Everyone Knows your Mother is a Witch
It’s fair to look at this cover, font, and image and make some assumptions about what you’re about to read. I had the joy and probably making those assumptions, but not actually looking up what this book was about. I had read Rivka Galchen’s pillow book book and really enjoyed it so I was always already going to read this one.
While the presentation of the book might not match its exact subject, the tone surely does. It’s historical fiction by way of a kind of assumption about the world that people more or less don’t change. Sometimes the language does, but one of the fascinating things I find when I read translated literature is that newer translations, which often put the language more into a contemporary voice might not be the most accurate or academic, but they do offer up a vitality that the text probably has. Older English language texts can often staid to me in a way that foreign language texts don’t. This book reads like a translated text, taking the voice and language of an older, foreign world (Germany c 1600) and making it feel incredibly vital. And it was, because all times ever were incredibly vital, even if we don’t always have that vitality in the representations in writing or other art. Think about how dour Victorians seem in photos, knowing that they had to hold a pose at length to capture them. When we can snap a photo not only instantly but repeatedly in such a short span, those photos are more imbued with life in a way older works sometimes do not.
Anyway, this is about a witch trial. One that begins when Johannes Kepler’s (withcy?) mother is drunkenly demanded to unhex someone accusing her of hexing them, assisted by a town official. When she explains that she can’t unhex someone if she didn’t hex them, and that she can’t hex anyone, and that also maybe it would be imprudent to admit to hexing/unhexing in the presence of a town official, the scene settles down. Later, stewing over it, she accuses that official of libel, which sets off her own accusations. The rest of the book splits its time between the court documents and testimonies of many different people around town and Katharina’s diary. It’s a true wonderful and awful book about the continuity of humanity and human depravity. You’ll love it, and maybe hate it. Or hate 17th century Germans.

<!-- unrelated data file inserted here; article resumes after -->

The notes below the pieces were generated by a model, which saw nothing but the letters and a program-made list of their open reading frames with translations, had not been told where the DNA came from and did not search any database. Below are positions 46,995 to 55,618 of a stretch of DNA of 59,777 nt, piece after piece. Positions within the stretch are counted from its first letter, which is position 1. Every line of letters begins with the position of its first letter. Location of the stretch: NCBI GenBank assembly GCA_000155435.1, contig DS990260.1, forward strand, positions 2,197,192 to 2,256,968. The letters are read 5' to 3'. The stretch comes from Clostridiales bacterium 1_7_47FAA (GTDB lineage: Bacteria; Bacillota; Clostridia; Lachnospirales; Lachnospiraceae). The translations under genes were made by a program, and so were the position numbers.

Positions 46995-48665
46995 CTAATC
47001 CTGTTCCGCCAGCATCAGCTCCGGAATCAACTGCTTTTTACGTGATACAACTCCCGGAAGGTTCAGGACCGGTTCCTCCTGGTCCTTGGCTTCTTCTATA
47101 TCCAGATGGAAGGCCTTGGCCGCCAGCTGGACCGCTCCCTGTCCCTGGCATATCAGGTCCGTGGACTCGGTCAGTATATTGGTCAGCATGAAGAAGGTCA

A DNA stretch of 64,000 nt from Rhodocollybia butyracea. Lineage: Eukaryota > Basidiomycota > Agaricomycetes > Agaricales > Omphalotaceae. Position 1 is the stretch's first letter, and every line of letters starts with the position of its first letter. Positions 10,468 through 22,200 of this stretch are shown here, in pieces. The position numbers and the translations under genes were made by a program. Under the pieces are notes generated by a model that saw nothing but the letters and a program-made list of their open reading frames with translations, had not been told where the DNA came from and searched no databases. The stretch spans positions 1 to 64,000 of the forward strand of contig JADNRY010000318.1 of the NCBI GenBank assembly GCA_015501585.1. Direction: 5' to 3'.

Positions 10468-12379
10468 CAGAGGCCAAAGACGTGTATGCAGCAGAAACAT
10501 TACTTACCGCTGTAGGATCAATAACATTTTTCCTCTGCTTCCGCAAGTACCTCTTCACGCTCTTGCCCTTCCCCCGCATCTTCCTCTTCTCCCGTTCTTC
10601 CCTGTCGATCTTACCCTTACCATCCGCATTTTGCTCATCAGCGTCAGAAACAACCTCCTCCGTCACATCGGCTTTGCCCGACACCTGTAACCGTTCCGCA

|I love a good themed poetry book, especially when the poetry that comes from that theme is so clearly rendered and told. I also like audiobook versions of poetry because I do still struggle with my reading of poetry in meaningful and clear ways. Having an author give their voice to their own writing helps a lot with this issue.
The book is based on a report issued by the city of Chicago in response to a race riot in 1919, of course started by whites in response to Black success, in which a large of number of Black Chicagoans were killed, alongside a number of white Chicagoans as well. The report itself seems ambitious and almost certainly overpromises and under-delivers on its reporting. In addition to this, I can’t honestly say I know much about Chicago in this time period other than was is still true about Chicago in the years since the publication of The Jungle, what gaps there are in the poems of Carl Sandburg (plenty, with a little shade by Ewing in this book), and what remained true from this time period and is illustrated in Richard Wright’s Native Son (still plenty if that novel is to be believed — it is).